Sloan, John. John Sloan’s New York Scene. From the Diaries, Notes and Correspondence 1906-1913. Ed. Helen Farr Sloan. New York: Harper and Row, 1965, pp. 418, 606; Young, Art. Art Young, His Life and Times. New York: Sheridan House, 1939, pp. 320, 321, 324, 332-33; Homer, William Innes. Robert Henri and His Circle. Ithaca, NY: Cornell University Press, 1969; Fort, Ilene. “Henry Glintenkamp (Graham).” Arts Magazine 55 (June 1981): 27; Leff, Sandra. Henry Glintenkamp 1887-1946: Ash Can Years to Expressionism. Paintings and Drawings 1908-1939. Exh. cat. New York: Graham Gallery, 1981; Zurier, Rebecca. Art for the Masses: Radical Magazine and Its Graphics, 1911-1917. Philadelphia: Temple University Press, 1988, p. 165; Boone, M. Elizabeth. España: American Artists and the Spanish Experience. Traveling exh. cat. New York: Hollis Taggart Galleries, 1998-99, pp. 66-67.
Submitted by Richard H. Love and Michael Preston Worley, Ph.D.
|This biography from the Archives of AskART:|
|Henry J. (Hendrik) Glintenkamp, born in 1887, exhibited in the famous
1913 Armory Show in New York City. A painter, printmaker,
illustrator and sculptor, he studied at the Art Students League in New
York City with Robert Henri. Glintenkamp, from 1913-1917, created
illustrations for The Masses, the leftist magazine, working
with editor-artist John Sloan, and painters George Bellows and Stuart
Davis, and sharing a studio for a time with the latter artist. |
Glintenkamp's oil painting, Excavation Scene,
c. 1910, 18 x 24, depicts in monochromatic, warm colors, a gaping
foreground hole and remnants of walls flanked back and side by
buildings and a construction crane. His Urban Rivals,
1911, 20 x 26, uses Ash-Can School realism to show a white dog and
black cat in front of walls covered with tattered posters. Hoboken Rooftops is a moody, romantic, close-up of rooftops and misty distant harbor; darkly leaden, as if before a coming storm.
Glintenkamp's woodcuts, like his paintings often depicting urban life
in New York City, Mexico and Spain, were boldly simplified to intense
areas of black and white. His wood engravings and drawings
explored similar subjects.
Glintencamp lived in Mexico for extended periods during the first
decades of the 20th century. He was friends with writer John Dos
Passos and painter Diego Rivera. After life there and travels in
England, he worked for the WPA (Federal Art Project) in New York City.
Glintenkamp's book, A Wanderer in Woodcuts,
was published in 1932 by Farrar & Rinehart in New York City.
It describes the artist's European experience, with a woodcut on every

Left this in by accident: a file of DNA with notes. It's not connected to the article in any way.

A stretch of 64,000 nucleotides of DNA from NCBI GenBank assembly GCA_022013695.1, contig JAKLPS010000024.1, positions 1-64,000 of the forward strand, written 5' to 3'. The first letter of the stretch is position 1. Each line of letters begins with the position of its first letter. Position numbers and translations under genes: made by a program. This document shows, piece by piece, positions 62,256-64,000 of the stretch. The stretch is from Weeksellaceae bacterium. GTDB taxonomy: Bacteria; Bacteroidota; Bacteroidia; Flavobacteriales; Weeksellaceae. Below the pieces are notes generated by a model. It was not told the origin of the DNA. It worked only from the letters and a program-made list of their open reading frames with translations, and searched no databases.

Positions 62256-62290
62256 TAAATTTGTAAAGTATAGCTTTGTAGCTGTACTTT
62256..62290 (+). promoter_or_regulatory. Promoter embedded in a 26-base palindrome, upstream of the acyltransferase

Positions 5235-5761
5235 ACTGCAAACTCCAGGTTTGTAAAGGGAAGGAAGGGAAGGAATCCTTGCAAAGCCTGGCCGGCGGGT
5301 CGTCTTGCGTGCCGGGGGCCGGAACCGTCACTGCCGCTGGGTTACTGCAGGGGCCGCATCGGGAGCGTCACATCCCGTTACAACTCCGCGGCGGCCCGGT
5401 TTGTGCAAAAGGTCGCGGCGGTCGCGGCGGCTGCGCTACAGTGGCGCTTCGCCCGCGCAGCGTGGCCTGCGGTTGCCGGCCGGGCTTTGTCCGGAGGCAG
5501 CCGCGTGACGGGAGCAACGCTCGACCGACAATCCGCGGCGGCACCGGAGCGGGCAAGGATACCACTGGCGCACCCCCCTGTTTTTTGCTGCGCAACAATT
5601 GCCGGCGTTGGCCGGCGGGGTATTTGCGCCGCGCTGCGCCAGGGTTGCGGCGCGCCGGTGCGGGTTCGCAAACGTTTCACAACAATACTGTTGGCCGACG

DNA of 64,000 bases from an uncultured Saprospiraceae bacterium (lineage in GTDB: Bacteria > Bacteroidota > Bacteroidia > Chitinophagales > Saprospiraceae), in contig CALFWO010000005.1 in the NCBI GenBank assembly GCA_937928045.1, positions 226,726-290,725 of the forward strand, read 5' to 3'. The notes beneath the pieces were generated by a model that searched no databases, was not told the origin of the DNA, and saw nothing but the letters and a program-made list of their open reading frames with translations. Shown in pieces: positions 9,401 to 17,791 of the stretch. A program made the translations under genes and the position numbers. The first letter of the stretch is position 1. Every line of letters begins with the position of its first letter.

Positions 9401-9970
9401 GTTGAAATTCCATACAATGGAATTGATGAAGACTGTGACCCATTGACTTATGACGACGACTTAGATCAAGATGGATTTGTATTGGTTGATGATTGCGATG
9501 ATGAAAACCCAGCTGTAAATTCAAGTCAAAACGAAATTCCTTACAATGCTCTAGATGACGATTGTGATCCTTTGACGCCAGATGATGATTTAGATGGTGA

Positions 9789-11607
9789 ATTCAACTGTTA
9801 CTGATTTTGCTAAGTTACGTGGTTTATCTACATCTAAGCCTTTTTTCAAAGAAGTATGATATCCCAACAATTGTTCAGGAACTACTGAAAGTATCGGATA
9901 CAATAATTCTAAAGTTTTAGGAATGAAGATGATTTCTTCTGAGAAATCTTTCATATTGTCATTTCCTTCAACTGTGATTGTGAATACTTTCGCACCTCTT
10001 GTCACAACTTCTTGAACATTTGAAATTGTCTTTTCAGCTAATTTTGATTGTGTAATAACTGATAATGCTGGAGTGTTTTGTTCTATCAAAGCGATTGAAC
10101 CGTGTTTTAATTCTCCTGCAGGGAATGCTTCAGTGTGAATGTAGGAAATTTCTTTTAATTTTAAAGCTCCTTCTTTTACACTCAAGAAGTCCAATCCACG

right-hand page, and a modest amount of text on the left.
His woodcut, Construction, is in the collection of Georgetown University, in Washington, D.C.
Henry Glintenkamp died in 1946.
|Biography from The Columbus Museum of Art, Georgia:|
|Hendrik Glintenkamp, a painter, printmaker and editor, was part of an
artistic milieu that included such influential figures as Robert Henri,
John Sloan and Stuart Davis. Like many American artists of the early
twentieth century, his personal aesthetic underwent a major
transformation after his participation in the Armory Show of 1913. (1) |
Glintenkamp attended classes at the National Academy of Design in New
York from 1903 until 1906. The next two years were spent at the
New York School of Art, where his teachers included Robert Henri and
John Sloan. In 1908, Glintenkamp began sharing studio space with
his friends and colleagues, Stuart Davis and Glenn O. Coleman, the trio
sharing a commitment to Henri's artistic philosophy.
In 1910, Glintenkamp's work was included in the Exhibition of
Independent Artists, organized by Henri, Sloan, Arthur B. Davies and
several others. Glintenkamp was also among the American
contingent exhibiting at the 1913 Armory Show. Like many artists
of his generation, Henry Glintenkamp was deeply inspired by the
painting he saw at this major exhibition, a landmark event, which
introduced the art of the European vanguard to American
audiences. He soon abandoned his former style of the Ashcan
School, and went on to evolve his own distinctive approach, conjoining
the vibrant colors and bold brushwork of Fauvism and Expressionism with
his own highly intuitive response to the world around him.
His paintings from the 1920s and 1930s--ranging from views of New York,
Mexico, England and Scandinavia to landscapes and the occasional
portrait--comprise his finest work and attest to the impact of European
modernism on his artistic development. Glintenkamp died in New York in
March of 1946.
Ten years later, Raphael Soyer, Philip Evergood and several other
artists arranged a memorial exhibition of Glintenkamp's work, held at
the Art of Today Gallery in Manhattan.
His paintings can be found in the Museum of Modern Art and the Metropolitan Museum of Art, among others.
1) I am indebted to Lisa Peters, Carol Lowrey and the Spanierman Gallery for sharing valuable information on Glintenkamp.
Charles T. Butler, Columbus Museum
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Hendrik Glintenkamp is also mentioned in these AskART essays:
New York Armory Show of 1913
San Francisco Panama-Pacific Exhibition 1915